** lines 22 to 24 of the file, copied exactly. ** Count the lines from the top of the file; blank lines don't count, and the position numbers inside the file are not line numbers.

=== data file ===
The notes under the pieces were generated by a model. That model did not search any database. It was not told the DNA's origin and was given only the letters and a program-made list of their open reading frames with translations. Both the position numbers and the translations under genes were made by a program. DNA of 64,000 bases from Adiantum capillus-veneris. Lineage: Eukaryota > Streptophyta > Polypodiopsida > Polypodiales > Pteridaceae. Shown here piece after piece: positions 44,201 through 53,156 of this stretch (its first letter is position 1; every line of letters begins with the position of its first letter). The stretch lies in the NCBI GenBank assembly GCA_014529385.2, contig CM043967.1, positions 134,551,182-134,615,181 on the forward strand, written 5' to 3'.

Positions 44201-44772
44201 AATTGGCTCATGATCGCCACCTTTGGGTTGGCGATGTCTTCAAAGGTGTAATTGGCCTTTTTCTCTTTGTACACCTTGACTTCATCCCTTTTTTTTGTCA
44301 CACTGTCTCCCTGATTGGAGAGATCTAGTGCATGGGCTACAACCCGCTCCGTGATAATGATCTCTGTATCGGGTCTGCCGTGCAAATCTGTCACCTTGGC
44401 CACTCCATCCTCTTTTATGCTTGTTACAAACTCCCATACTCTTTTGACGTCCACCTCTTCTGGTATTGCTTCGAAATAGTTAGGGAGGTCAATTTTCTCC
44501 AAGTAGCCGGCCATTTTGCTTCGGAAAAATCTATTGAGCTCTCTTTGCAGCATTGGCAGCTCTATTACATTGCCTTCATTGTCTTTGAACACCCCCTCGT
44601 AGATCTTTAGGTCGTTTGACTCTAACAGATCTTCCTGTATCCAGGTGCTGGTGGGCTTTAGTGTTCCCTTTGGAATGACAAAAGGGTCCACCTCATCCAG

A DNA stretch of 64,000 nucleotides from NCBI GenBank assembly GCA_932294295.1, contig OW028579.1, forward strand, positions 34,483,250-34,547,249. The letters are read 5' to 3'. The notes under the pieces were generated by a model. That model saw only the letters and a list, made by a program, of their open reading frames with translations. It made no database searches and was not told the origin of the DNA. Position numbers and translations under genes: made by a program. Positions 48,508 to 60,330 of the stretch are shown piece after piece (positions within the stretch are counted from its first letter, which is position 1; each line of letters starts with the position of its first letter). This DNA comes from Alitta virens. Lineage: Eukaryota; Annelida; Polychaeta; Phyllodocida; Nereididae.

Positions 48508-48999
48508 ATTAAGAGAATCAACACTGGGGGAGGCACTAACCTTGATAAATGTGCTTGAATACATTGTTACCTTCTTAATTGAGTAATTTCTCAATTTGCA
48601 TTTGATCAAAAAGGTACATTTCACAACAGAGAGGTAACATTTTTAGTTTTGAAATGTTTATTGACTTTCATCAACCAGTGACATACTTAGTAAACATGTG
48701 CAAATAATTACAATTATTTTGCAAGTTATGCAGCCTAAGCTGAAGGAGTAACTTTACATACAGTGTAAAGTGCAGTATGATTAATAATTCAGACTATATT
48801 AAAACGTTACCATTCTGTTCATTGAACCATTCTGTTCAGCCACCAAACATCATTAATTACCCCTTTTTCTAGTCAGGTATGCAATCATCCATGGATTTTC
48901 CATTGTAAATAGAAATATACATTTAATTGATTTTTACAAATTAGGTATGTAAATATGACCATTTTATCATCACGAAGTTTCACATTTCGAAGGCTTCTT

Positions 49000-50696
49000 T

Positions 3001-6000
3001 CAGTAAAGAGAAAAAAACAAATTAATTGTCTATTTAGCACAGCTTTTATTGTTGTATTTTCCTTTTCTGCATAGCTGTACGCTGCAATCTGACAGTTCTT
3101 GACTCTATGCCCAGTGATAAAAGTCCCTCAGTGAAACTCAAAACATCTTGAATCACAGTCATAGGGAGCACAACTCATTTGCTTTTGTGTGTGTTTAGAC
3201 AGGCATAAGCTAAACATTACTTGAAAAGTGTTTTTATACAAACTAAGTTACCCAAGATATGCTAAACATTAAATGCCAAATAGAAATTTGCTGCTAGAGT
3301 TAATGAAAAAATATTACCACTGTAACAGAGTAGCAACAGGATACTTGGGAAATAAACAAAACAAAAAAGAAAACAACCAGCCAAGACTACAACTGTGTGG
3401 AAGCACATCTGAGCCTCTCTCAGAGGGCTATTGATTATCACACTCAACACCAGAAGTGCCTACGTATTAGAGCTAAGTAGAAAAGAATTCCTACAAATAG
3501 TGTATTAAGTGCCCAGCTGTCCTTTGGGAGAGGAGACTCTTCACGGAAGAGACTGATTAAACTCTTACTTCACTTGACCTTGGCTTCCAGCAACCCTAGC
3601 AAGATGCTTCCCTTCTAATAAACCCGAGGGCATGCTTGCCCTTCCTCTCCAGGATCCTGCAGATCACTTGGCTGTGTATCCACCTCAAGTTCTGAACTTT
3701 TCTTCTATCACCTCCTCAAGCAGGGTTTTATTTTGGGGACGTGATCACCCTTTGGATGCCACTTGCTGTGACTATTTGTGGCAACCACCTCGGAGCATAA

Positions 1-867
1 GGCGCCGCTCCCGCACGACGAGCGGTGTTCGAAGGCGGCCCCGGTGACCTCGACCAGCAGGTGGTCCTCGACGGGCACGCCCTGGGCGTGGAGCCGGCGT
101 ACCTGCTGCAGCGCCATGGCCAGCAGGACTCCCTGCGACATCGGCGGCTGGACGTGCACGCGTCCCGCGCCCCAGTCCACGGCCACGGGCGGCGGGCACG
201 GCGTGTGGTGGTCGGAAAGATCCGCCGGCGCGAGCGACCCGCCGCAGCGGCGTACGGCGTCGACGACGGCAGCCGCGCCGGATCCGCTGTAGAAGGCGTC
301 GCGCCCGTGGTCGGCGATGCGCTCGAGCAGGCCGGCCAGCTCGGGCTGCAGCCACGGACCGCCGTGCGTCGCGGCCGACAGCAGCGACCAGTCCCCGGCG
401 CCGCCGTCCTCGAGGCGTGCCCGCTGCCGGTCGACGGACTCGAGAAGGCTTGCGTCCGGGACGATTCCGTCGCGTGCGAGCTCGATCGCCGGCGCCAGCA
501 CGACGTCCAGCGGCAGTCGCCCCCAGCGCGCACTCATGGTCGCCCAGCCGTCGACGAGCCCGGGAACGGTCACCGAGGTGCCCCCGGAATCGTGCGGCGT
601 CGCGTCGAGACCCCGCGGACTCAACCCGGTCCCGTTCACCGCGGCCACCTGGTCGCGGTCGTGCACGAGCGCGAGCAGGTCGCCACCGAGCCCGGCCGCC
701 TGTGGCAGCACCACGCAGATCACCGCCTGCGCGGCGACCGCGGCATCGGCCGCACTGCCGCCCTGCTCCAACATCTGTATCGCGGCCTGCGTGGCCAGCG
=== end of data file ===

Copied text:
3401 AAGCACATCTGAGCCTCTCTCAGAGGGCTATTGATTATCACACTCAACACCAGAAGTGCCTACGTATTAGAGCTAAGTAGAAAAGAATTCCTACAAATAG
3501 TGTATTAAGTGCCCAGCTGTCCTTTGGGAGAGGAGACTCTTCACGGAAGAGACTGATTAAACTCTTACTTCACTTGACCTTGGCTTCCAGCAACCCTAGC
3601 AAGATGCTTCCCTTCTAATAAACCCGAGGGCATGCTTGCCCTTCCTCTCCAGGATCCTGCAGATCACTTGGCTGTGTATCCACCTCAAGTTCTGAACTTT